Now, I seek out new opportunities and experiences. I want to push myself. I want to experience more. I want to grow as a person. I now know that’s only possible when I’m flailing like a fish out of water.
I Don’t Think of Bad Luck as Being Bad Anymore
To most people who have read The Incidents page on my site, I’m the unluckiest traveller around. I’m been scammed, attacked and robbed. I’ve fallen into rice paddies, I’ve sat next to dead people, I’ve eaten cockroaches, I thought a tsunami was going to kill me, my boat started to sink with me on board, brakes failed on my scooter, a dentist destroyed four of my teeth. Compared to most people I know, I’ve had horrible luck. In fact, it was always after one of these incidents that I found myself searching for flights back to the UK.
I would get fed up. I would be frustrated. I didn’t understand why nothing would ever go right for me. I didn’t know what I was doing wrong. I felt cursed. I felt like a failure.
It wasn’t until I’d been travelling for a couple of years that I began to see my bad luck in a different light. It was then that I realised I wouldn’t be the person that I am today if it wasn’t for the terrible things that have happened to me. It was the struggles that helped shape me into the person I am. Without them, I don’t think I’d be anywhere near as brave or confident.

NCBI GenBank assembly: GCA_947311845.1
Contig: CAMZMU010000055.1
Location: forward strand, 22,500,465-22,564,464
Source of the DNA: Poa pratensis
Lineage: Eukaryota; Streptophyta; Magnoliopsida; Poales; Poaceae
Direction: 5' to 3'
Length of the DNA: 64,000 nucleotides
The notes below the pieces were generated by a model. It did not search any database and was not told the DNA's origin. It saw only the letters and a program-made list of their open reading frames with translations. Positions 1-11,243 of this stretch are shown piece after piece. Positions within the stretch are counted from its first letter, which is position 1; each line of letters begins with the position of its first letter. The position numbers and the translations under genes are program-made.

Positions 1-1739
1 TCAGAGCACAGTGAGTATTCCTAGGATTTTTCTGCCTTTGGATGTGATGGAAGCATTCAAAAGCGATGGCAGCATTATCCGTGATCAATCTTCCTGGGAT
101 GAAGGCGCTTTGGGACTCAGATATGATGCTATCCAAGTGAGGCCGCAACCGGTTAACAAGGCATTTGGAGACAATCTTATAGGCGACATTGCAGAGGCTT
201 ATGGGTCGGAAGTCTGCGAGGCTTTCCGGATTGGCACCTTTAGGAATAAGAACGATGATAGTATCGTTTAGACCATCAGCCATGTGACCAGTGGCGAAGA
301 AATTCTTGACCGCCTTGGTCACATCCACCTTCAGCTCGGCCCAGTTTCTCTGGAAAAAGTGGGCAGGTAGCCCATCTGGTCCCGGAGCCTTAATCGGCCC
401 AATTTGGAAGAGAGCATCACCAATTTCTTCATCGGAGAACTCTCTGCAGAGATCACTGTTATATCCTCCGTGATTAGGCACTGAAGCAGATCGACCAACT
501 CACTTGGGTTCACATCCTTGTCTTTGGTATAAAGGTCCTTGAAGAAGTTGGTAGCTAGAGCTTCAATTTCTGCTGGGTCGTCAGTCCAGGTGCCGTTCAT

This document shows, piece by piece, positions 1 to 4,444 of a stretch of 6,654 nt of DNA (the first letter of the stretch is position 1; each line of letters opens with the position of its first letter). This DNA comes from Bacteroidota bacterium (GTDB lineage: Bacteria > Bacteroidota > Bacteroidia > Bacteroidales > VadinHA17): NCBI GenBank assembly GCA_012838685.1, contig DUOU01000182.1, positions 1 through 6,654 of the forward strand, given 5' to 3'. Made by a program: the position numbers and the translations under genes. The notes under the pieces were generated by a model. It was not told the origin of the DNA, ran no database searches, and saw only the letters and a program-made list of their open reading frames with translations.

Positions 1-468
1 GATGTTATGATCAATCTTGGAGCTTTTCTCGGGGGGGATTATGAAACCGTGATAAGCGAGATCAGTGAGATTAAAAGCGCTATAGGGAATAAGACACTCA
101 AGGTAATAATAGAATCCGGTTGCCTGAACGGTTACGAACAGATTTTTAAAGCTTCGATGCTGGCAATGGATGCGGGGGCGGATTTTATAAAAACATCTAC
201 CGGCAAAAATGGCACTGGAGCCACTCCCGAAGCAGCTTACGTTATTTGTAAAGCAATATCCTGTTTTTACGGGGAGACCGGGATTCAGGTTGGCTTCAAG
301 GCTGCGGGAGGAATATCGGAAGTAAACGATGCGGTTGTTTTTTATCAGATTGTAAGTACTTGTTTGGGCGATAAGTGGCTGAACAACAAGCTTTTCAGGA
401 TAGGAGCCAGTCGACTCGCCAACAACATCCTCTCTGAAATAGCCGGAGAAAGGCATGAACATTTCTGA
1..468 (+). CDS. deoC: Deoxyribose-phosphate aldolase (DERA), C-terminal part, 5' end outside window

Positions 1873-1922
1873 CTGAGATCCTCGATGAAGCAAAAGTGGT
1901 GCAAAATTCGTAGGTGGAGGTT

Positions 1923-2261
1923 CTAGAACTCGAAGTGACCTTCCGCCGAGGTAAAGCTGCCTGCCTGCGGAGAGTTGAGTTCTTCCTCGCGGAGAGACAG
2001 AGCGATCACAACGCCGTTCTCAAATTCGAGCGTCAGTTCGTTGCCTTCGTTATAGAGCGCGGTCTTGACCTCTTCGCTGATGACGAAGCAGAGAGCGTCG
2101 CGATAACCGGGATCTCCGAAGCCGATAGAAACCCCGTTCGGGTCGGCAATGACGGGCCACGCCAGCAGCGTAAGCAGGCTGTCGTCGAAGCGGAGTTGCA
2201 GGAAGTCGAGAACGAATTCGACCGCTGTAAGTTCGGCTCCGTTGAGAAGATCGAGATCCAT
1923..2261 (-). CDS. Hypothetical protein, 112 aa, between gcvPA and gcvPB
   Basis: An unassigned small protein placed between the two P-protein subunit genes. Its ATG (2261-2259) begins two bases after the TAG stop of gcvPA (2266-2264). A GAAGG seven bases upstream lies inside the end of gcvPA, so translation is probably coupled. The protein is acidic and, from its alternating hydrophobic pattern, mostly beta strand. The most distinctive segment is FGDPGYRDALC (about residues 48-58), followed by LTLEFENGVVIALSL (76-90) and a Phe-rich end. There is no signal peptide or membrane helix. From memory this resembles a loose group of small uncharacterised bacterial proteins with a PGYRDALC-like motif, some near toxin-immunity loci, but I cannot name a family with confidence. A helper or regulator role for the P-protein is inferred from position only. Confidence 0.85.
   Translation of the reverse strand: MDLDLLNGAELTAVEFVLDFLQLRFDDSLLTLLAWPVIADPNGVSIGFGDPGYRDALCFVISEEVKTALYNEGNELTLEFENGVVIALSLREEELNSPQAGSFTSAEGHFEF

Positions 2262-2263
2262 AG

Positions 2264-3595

When something horrific happens to me now, I search for a lesson that I can learn from it. I remind myself that I’ll be a stronger person because of it. And I try to find the humour in the situation. It turns out my bad luck wasn’t so bad after all.
I Don’t Know How to be Bored Anymore
Travel has showed me that there’s so much to discover in this world — I can’t even comprehend how anyone could ever be bored. Read a book, watch a movie, go for a walk, talk to someone, learn a language, go for a meal, go to the gym, meditate, practice yoga, listen to music, listen to a podcast, learn a new skill. There’s no end of things to do and see and learn. Find something you’re passionate about.
I hope to never utter the phrase “I’m bored” ever again.
I Care About How I Treat My Body